Bytes: What’s new in tech

NSA collecting contacts worldwide; Apple slashes 5C orders; Coming to cable: Netflix

NSA collecting contacts worldwide

The National Security Agency is up to even more than we thought, said Barton Gellman and Ashkan Soltani in The Washington Post. According to top-secret documents leaked by the former NSA contractor Edward Snowden, the NSA “is harvesting hundreds of millions of contact lists from personal email and instant messaging accounts around the world.” The spy agency analyzes buddy lists and address books “to search for hidden connections and to map relationships within a much smaller universe of foreign intelligence targets.” A set of presentation slides provided by Snowden shows that the NSA collects more than 250 million email address books each year and peruses 500,000 buddy lists on chat services every day.

Apple slashes 5C orders

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Is the iPhone 5C a flop? asked Lorraine Luk, Eva Dou, and Ian Sherr in The Wall Street Journal. Sources say Apple has cut orders to assemblers for its new, lower-end iPhone 5C in the face of “tepid demand for the device.” Those lukewarm sales may not be a bad development for the tech giant. They could mean that “consumers are buying more of the 5S, the higher-end iPhone that came out at the same time last month and sells for $100 more.” While the plastic-backed 5C has languished, demand for the 5S—especially the gold-colored model—has been strong, with Apple increasing orders for the more expensive model and quoting shipping delays of two to three weeks.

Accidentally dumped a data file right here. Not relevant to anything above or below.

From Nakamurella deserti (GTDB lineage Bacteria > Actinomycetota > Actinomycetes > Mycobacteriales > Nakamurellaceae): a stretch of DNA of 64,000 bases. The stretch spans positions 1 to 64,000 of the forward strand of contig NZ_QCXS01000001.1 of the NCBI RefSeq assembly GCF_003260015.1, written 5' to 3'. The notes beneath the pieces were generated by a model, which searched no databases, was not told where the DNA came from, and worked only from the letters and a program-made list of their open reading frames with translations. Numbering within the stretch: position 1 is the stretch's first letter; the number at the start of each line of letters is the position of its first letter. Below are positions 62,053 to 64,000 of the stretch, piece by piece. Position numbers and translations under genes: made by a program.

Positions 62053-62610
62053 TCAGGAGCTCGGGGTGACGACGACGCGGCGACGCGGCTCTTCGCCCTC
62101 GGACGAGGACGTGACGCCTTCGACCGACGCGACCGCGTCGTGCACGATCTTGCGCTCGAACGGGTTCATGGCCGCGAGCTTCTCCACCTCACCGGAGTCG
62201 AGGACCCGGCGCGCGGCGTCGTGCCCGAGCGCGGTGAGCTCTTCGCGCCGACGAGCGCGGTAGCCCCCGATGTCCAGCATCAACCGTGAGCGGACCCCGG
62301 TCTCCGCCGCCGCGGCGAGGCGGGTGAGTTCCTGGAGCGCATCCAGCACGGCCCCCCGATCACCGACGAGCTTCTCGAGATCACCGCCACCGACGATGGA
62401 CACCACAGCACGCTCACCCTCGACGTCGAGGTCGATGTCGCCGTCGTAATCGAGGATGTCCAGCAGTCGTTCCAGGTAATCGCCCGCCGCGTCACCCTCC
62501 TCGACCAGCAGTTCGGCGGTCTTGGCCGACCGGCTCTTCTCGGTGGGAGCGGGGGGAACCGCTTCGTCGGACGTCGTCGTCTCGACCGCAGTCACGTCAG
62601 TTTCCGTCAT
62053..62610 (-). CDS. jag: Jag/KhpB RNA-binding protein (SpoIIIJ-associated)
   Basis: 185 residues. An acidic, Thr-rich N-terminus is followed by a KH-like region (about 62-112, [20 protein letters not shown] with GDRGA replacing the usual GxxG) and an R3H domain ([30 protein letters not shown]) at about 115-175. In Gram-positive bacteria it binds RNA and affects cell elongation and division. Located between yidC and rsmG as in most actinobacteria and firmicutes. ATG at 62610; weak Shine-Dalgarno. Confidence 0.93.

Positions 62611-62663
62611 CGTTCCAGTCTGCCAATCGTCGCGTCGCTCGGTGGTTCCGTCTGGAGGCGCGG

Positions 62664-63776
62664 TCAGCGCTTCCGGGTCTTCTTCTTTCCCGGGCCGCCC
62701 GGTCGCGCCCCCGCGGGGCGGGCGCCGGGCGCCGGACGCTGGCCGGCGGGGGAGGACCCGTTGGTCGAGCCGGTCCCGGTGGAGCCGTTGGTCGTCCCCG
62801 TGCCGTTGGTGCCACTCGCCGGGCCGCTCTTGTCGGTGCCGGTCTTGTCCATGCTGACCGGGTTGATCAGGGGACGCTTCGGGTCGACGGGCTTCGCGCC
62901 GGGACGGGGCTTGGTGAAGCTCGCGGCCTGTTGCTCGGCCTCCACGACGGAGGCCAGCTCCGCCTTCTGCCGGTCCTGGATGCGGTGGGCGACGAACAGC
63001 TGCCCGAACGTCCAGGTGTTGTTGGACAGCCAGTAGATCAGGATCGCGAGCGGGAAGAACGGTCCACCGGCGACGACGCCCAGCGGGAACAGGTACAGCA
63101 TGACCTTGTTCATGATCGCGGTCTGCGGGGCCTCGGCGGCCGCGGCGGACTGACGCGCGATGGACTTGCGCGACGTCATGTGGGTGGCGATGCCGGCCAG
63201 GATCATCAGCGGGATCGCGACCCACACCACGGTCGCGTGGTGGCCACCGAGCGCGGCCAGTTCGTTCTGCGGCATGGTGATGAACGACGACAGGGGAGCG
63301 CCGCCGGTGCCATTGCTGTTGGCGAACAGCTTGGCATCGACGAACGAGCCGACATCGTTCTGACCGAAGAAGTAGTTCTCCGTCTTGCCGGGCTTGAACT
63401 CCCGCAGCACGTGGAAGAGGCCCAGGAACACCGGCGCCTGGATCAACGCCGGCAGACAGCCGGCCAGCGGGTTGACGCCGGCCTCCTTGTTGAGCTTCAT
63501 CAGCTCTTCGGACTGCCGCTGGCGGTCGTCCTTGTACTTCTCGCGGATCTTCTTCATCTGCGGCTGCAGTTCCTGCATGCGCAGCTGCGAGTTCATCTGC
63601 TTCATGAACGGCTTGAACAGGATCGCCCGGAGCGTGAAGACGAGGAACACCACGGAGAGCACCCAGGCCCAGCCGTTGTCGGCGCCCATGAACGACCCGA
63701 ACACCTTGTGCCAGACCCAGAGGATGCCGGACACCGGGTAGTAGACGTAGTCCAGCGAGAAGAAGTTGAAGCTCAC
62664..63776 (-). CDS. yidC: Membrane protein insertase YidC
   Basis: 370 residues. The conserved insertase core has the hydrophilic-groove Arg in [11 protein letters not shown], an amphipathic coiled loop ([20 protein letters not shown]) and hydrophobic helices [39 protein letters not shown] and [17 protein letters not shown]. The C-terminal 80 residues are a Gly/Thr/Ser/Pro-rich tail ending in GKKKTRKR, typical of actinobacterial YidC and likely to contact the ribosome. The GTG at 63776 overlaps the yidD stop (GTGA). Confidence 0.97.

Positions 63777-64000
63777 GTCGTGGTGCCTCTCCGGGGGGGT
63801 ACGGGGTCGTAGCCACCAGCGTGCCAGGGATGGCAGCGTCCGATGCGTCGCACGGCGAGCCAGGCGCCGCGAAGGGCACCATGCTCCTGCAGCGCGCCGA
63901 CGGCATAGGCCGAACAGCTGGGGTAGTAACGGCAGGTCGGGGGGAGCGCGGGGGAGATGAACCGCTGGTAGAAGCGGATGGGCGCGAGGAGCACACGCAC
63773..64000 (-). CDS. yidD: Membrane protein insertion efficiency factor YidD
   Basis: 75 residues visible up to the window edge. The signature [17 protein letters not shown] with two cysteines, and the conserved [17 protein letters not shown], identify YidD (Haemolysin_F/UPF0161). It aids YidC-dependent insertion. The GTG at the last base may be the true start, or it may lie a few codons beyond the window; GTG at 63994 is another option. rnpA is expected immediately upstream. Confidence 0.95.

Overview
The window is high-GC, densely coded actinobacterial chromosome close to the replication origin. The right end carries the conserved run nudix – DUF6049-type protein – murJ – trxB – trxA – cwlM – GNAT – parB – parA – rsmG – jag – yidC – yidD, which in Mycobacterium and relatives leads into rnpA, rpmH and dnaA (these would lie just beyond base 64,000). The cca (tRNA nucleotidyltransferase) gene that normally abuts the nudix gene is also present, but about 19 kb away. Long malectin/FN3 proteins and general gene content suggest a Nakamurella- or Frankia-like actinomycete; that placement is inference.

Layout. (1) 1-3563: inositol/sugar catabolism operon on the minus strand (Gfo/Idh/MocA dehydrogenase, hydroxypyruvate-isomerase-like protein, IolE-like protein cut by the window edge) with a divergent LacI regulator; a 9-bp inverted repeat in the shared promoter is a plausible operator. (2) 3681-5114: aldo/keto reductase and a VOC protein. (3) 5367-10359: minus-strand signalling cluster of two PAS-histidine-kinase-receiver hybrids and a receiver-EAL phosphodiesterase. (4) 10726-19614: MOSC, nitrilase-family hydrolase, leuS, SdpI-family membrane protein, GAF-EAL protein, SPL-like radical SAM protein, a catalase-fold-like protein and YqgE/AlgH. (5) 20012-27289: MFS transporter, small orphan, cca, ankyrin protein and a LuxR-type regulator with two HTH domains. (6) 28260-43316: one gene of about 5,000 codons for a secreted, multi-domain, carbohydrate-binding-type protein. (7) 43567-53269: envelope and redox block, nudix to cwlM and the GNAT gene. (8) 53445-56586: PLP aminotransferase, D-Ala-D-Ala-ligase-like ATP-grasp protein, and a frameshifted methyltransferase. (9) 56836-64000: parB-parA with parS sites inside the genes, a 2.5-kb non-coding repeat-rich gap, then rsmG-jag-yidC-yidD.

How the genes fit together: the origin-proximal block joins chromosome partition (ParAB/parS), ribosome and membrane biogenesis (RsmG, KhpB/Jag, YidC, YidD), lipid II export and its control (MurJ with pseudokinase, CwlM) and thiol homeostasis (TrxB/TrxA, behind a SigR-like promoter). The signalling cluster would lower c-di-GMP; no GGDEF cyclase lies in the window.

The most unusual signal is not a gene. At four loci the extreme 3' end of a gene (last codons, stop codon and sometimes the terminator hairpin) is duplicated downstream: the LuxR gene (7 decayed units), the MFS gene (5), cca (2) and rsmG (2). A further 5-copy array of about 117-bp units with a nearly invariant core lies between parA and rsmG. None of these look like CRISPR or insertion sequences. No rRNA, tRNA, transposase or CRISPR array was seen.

Coming to cable: Netflix

There’s a new premium cable channel in town, said Graeme McMillan in Samsung announced last week that it will make a set-top box that lets cable providers offer Netflix to their subscribers. While that “doesn’t really change Netflix as an offering”—customers will still need a subscription to stream content—the move will make Netflix “part of the ‘regular’ TV experience,” perched alongside premium channels such as Showtime and HBO. Netflix is supposedly in negotiations with other cable providers as well, and even TiVo may soon add Netflix to its cable box. “Having the Netflix app on a set-top box is a natural progression,” Netflix executive Jonathan Friedland said. “Our goal is to make it as simple as possible for consumers to enjoy Netflix while cable operators see value, too, because it makes their broadband service more attractive.”

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